Carey Williams, Extension Specialist in Equine Management
Dina M. Fonseca, Professor and Director, Center for Vector Biology
This fact sheet was originally authored in 1993 by Wayne Crans, now a Professor Emeritus of Entomology. It has been updated with the latest data on Eastern equine encephalitis transmission, including information to owners on how best to protect their horses.
Eastern equine encephalitis, commonly referred to as EEE (aka “Triple E”), is a deadly disease to horses as well as to humans. The agent of EEE is the eastern equine encephalitis virus (EEEV), an alphavirus in the Family Togaviridae, that is transmitted among wild birds (and in the southern U.S. also among reptiles) by mosquitoes. Mosquitoes also transmit the virus to horses and to humans.
Mosquitoes infected with EEEV are routinely detected in many U.S. states along the eastern seaboard, the Gulf Coast, and the northern Midwest. New Jersey represents a major focus for the infection with documented viral activity in birds, mosquitos, horses, and more rarely humans, every year and in several counties.
The virus responsible for EEE attacks the central nervous system of its host, and horses are particularly susceptible to the infection. Onset is abrupt and horse cases are almost always fatal. The American Association of Equine Practitioners (AAEP) reports mortality rates of “75–95% (usually within 2–3 days of onset of signs).” Symptoms include unsteadiness, erratic behavior, and a marked loss of coordination.
Although a vaccine is available (please refer below for more details), once an EEEV infection establishes, there is no effective treatment. Seizures resulting in death usually occur within 48–72 hours of an animal’s first indications of illness.
While EEE is not new to New Jersey, the disease is still poorly understood by the average horse owner. Furthermore, since 2003, cases of EEE in the northeastern United States have changed from intermittent/rare with less than 1 case per year to, on average, 4–5 human cases/year and 18 veterinary (mostly horses) cases/year, every year. A vaccine protective for horses is available, but a surprisingly high number of valuable animals go unvaccinated each year.
This fact sheet has been designed to answer the most commonly asked questions regarding EEE and its potential impact on New Jersey’s horse industry. For additional information on the subject, contact your County Agricultural Agent, your County Mosquito Control Agency, and your local equine veterinarian. In 2019 there were four human, eleven equine, one alpaca, and one deer EEE reported (NJ Department of Animal Health (PDF)).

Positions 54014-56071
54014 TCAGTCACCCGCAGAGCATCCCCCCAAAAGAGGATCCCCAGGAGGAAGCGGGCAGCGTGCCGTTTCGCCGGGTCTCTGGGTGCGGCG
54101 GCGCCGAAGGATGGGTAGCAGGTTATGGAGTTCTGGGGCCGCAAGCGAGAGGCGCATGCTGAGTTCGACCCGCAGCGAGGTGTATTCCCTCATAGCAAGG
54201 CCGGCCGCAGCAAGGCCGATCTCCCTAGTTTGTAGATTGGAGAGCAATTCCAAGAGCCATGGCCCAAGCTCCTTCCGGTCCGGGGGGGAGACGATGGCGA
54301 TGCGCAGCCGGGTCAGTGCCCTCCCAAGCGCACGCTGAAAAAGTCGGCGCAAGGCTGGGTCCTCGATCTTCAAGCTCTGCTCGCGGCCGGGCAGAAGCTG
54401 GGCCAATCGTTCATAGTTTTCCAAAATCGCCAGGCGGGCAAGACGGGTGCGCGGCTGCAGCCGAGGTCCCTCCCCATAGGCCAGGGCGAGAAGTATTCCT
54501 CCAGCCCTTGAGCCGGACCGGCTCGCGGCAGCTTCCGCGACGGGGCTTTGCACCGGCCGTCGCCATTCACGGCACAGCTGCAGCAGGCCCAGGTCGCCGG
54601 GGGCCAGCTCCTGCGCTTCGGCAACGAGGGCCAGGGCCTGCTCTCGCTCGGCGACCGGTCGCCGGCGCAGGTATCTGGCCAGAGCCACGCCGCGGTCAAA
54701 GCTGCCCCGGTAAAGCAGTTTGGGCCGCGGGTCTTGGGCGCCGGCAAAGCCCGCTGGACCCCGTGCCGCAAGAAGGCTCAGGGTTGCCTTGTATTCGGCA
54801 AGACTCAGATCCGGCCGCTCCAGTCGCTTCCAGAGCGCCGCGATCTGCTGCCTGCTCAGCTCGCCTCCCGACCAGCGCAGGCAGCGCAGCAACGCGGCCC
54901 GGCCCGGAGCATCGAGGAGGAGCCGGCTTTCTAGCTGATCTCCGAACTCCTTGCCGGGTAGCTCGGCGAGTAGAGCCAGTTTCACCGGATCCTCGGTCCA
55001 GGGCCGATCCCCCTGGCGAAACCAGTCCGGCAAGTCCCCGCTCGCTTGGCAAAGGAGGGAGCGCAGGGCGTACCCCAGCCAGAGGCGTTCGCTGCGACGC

Figure 1. Primary vector of EEEV, Culiseta melanura. Photo credit: Ted Andreadis, Connecticut Ag Experiment Station.
Where Does EEEV Come From?
The EEEV occurs naturally in a wide variety of wild birds. Blood analyses of southern New Jersey birds indicated that Blue Jay, Wood Thrush, Carolina Chickadee, and Gray Catbird all had high infection incidence levels (> 40%). But across the Eastern United States a large variety of songbirds show evidence of infection. The EEEV normally appears in local bird populations shortly after the nesting season is over in the spring. Bird-biting mosquitoes (specifically the mosquito Culiseta melanura) transmit the infection from bird to bird during the early summer months, and infections usually peak sometime in August. At that point, when mosquito populations are high, transfer from birds to horses and/or humans usually starts. In a typical outbreak year, horse cases begin to appear in August.
Does EEE Represent a Serious Health Threat to Humans?
Human cases of EEE are still rare, averaging less than 4/year across the northeastern United States, but are on the rise. Case in point, in 2019 there were four human cases of EEE in New Jersey alone.
Research indicates that most humans that are bit by EEEV-infected mosquitoes do not develop symptoms; in New Jersey it is estimated at one person developing symptoms for every 23 that are bit by EEEV-infected mosquitoes. However, children and the elderly are more likely to develop symptoms, and EEE is a very serious disease with a probability of recovery of less than 50%. The illness commonly begins with low fever, headache, and stiff neck. As the disease progresses, the patient can fall into a coma, with death as a likely outcome. Recovery is possible but individuals that do recover usually do so with brain damage.